You’re out late on a weekday night at the only bar in the whole dusty town. Been a rough day, not that you want to talk about it. Not that there’s anyone else in the bar even if you did want talk about it, except the bartender. He’s a wiry hipster in skintight plaid and heavy black glasses, like the 3D kind they give out at the movies only with the red and blue lenses removed. The kid perks when you arrive, a lone customer, live in three dimensions. He offers you a berry-infused session ale inspired by some monks somewhere, which you decline in favor of the cheap stuff inspired by simple thirst. “I’m Dylan if you need me,” he says, and you nod as if to confirm this is the perfect name for him. After an hour of drinking in silence the kid can’t help himself and he pours the monk berry ale into what looks like an Erlenmeyer flask and says “on the house” with a wink. You thank him, sip the syrupy purple goo. “Such a unique finish,” Dylan notes. “Anyone joining you tonight?” You shake your head. He recommends an app for meeting new people.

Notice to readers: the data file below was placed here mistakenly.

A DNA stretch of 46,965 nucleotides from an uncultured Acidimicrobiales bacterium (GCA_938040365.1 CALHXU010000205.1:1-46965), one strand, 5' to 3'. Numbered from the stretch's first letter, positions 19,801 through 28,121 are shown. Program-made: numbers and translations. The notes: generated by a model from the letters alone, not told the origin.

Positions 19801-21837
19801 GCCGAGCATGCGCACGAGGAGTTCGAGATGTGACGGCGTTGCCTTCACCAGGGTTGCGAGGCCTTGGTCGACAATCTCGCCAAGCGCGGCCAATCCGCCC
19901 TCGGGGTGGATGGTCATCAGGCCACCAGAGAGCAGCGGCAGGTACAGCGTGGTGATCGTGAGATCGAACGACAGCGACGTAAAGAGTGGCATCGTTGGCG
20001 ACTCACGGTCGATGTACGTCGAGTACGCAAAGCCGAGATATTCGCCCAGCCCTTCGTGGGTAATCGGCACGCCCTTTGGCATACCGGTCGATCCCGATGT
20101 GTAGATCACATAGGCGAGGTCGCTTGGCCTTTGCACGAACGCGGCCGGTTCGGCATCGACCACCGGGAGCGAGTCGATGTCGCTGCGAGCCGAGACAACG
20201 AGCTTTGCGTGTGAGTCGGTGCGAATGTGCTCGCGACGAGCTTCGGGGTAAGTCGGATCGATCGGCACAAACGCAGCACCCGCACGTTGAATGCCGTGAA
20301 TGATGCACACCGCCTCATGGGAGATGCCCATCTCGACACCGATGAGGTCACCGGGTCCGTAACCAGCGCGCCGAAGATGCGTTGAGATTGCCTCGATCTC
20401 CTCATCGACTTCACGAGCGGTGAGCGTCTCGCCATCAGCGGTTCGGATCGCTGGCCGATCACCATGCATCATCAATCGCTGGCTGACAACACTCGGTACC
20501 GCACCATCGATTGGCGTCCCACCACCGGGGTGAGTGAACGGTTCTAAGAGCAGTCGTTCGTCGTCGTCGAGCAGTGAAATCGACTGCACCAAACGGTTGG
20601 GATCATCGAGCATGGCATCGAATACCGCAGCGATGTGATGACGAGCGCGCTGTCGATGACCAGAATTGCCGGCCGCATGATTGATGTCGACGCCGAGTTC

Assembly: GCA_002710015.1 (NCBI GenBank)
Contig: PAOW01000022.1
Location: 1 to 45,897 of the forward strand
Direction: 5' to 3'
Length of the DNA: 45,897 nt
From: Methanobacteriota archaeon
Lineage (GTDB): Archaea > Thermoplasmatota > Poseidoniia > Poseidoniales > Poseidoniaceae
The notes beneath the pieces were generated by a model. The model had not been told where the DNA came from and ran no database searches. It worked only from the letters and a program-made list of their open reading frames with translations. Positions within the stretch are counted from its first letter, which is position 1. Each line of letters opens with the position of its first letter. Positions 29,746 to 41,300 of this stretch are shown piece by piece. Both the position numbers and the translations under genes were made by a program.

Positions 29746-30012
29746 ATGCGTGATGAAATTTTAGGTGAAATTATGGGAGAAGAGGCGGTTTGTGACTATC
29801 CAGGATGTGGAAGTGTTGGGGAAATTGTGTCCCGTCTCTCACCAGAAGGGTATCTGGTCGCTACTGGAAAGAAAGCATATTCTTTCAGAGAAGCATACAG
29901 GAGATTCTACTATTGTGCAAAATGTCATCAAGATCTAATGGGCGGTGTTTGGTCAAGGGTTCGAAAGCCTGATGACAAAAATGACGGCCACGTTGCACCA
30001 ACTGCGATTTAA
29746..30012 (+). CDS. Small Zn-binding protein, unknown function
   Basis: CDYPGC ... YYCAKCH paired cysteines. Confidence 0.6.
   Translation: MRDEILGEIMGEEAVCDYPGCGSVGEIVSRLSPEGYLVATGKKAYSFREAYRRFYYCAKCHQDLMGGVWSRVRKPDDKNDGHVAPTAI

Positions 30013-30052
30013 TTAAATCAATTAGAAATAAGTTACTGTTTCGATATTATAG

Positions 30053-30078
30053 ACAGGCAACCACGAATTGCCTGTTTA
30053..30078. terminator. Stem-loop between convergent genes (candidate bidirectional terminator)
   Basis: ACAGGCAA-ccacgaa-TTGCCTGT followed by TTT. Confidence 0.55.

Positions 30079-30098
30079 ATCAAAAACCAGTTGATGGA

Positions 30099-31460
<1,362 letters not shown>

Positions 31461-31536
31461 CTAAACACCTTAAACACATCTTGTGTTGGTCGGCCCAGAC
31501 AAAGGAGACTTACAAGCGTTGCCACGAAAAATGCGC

It’s just as aimless out on the street, despite the single sandy road leading only one place. The cinema, glowing like the lure of an anglerfish, is showing a double feature tonight: Jim Jarmusch’s Night on Earth and the Coens’ Ballad of Buster Scruggs. You buy a ticket from the ancient woman at the box office, her spindly witch’s fingers clutching your money and then waving you into the theater. You sit with your popcorn as the first segment of Jarmusch’s film begins. The only other people in the theater are a young couple talking loudly a few rows behind you, a guy and a girl, but their voices sound so similar it’s hard to tell who’s who. One says “Gimme some Skittles, Sammy, willya?” and the other says “Why didn’t you get your own? Jeez. Syd, stop it. Okay. Just put your hand out and I’ll pour them.”